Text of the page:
According to a report from the Center for Climate Strategies and John Hopkins University, the implementation of a federal climate policy could create 2.5 million new jobs. With a stagnant economy and high unemployment rates, you have to ask: How can a new climate policy create that many new jobs?
Job creation would occur in areas such as forestry and waste, energy supply, residential, commercial, and industrial arenas, and transportation and land use. Examples of jobs include urban forestry, recycling, renewable energy, carbon capture and reuse, building code modification, appliance standard creation, and mass transit.
Not only that, a federal climate policy would reduce pollution, improve our nation's health, and spur economic development. It could also lead to a reduction in energy costs for consumers. So how come the Senate has taken the climate bill off its agenda?
The fear campaign levied by the mighty oil and coal lobby certainly helped. Fossil fuel lobbyists have spent $90 million so far this year to try and prove that a federal climate policy would increase energy costs for consumers. Many politicians in the Senate receive large amounts of funding from these energy companies, and were quick to side with the opinion that the bill would increase costs for consumers and discourage job growth.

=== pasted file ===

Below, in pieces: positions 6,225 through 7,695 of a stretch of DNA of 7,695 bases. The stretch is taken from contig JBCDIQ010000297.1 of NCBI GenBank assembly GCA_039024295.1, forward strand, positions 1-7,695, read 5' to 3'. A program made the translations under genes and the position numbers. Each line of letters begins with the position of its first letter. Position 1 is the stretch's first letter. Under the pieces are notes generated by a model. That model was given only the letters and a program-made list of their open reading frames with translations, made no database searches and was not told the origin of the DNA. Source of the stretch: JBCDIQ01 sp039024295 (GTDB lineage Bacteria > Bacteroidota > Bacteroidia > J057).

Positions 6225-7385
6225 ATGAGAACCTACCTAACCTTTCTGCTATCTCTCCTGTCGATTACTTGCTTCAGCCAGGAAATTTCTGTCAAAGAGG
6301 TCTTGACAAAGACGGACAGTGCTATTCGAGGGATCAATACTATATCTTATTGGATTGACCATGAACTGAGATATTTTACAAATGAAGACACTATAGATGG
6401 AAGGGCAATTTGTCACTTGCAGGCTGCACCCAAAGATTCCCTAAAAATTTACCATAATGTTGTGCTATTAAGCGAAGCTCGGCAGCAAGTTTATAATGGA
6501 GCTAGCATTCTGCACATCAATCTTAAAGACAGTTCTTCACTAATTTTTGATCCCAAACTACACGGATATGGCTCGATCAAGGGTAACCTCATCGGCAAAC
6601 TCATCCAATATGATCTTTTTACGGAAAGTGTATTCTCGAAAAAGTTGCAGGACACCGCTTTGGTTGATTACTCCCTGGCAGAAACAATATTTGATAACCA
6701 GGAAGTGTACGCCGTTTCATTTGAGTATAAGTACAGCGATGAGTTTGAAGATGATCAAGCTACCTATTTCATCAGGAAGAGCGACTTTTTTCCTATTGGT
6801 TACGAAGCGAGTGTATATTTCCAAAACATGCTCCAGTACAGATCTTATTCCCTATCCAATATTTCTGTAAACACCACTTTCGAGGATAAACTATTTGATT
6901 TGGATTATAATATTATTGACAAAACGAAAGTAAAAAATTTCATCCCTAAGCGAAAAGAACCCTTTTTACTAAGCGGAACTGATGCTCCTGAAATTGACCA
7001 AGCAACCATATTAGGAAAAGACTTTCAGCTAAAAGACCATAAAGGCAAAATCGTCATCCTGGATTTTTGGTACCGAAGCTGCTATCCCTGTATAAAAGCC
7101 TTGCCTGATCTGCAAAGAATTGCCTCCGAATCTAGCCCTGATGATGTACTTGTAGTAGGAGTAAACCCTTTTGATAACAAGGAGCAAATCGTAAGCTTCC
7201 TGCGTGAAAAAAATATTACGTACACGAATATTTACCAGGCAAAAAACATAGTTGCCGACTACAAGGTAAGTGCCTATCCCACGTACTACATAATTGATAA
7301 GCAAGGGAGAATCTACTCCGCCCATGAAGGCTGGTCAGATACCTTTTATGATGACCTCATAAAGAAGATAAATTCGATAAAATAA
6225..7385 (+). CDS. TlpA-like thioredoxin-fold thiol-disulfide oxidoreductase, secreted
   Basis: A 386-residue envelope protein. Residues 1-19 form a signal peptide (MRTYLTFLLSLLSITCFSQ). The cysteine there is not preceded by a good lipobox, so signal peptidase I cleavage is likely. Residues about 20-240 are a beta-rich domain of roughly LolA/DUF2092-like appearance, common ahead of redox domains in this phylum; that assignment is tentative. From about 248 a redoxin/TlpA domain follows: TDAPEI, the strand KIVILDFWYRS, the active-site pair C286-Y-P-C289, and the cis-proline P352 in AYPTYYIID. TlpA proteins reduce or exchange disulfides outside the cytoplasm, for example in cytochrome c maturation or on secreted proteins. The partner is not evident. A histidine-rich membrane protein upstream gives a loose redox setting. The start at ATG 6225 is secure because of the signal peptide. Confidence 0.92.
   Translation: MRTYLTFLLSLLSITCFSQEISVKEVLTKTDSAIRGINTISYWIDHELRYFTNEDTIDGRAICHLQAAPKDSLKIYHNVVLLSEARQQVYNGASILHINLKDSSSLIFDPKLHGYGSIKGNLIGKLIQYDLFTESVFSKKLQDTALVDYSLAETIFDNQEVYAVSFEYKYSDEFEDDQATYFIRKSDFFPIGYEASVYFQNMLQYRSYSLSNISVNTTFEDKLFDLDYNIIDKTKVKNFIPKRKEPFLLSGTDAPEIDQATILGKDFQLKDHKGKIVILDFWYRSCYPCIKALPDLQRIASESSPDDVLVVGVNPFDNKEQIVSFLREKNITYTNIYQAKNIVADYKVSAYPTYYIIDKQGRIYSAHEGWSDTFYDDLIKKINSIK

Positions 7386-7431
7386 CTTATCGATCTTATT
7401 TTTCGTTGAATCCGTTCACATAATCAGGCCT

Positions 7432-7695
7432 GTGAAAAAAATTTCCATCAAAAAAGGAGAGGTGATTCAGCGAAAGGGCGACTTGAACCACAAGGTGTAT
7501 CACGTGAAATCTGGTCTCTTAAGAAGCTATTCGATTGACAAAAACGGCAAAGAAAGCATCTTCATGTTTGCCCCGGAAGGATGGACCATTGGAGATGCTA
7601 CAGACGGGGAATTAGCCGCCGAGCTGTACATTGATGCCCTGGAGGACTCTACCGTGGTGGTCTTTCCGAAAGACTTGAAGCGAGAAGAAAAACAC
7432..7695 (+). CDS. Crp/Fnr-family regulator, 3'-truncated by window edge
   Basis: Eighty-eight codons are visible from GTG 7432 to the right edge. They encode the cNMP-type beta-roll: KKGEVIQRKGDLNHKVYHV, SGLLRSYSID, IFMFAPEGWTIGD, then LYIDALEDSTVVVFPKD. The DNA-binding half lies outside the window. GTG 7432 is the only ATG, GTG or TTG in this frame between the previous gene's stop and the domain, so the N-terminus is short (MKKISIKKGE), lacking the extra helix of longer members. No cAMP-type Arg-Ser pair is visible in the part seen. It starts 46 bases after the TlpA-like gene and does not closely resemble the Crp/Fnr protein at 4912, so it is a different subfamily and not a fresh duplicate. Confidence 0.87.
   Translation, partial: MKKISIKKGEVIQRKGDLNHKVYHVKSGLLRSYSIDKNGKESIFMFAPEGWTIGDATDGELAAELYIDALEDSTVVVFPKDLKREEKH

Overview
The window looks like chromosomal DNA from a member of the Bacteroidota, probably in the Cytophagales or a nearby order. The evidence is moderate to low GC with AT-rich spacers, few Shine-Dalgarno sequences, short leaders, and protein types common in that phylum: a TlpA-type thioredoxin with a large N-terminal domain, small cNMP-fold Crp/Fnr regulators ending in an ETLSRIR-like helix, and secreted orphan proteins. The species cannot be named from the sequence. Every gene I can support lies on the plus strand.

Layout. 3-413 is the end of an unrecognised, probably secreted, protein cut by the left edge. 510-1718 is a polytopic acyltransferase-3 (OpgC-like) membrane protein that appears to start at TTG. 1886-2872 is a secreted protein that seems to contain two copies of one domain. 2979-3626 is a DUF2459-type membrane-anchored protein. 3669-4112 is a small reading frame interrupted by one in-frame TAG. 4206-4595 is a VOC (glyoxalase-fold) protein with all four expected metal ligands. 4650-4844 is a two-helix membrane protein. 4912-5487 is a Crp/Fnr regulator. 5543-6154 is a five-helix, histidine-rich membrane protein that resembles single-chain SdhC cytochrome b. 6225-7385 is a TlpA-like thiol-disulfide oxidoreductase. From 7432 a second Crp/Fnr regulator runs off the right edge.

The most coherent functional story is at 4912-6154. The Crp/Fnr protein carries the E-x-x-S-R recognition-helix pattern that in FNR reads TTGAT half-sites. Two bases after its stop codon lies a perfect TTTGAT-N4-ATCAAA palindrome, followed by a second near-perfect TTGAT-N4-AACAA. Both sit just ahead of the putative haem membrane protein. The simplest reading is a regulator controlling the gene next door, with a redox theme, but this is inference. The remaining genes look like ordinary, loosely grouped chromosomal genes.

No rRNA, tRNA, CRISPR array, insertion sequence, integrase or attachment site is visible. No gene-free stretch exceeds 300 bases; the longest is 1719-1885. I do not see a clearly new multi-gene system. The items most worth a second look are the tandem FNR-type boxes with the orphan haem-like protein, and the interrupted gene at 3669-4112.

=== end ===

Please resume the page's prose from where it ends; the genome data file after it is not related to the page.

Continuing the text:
The truth is, there would be some initial costs in making a switch to renewable energy. Some jobs in the coal and oil sectors could be lost. But overall, job creation would surpass job loss by an estimated 2.5 million jobs, and would keep America competitive in a global market that is increasingly developing clean energy as we speak. China is currently spending millions of dollars in this very field, and they also seem poised to start a carbon trading system.
From an economic standpoint, there is nothing to lose and only jobs and development to gain from a federal climate policy. If the United States wants to remain a global leader, then we have to act quickly and decisively to combat climate change. Doing nothing could prove catastrophic.
- Mitchell Flexo
Photo: A wind farm near Hawi, Hawaii. (Hawaiian Electric Company)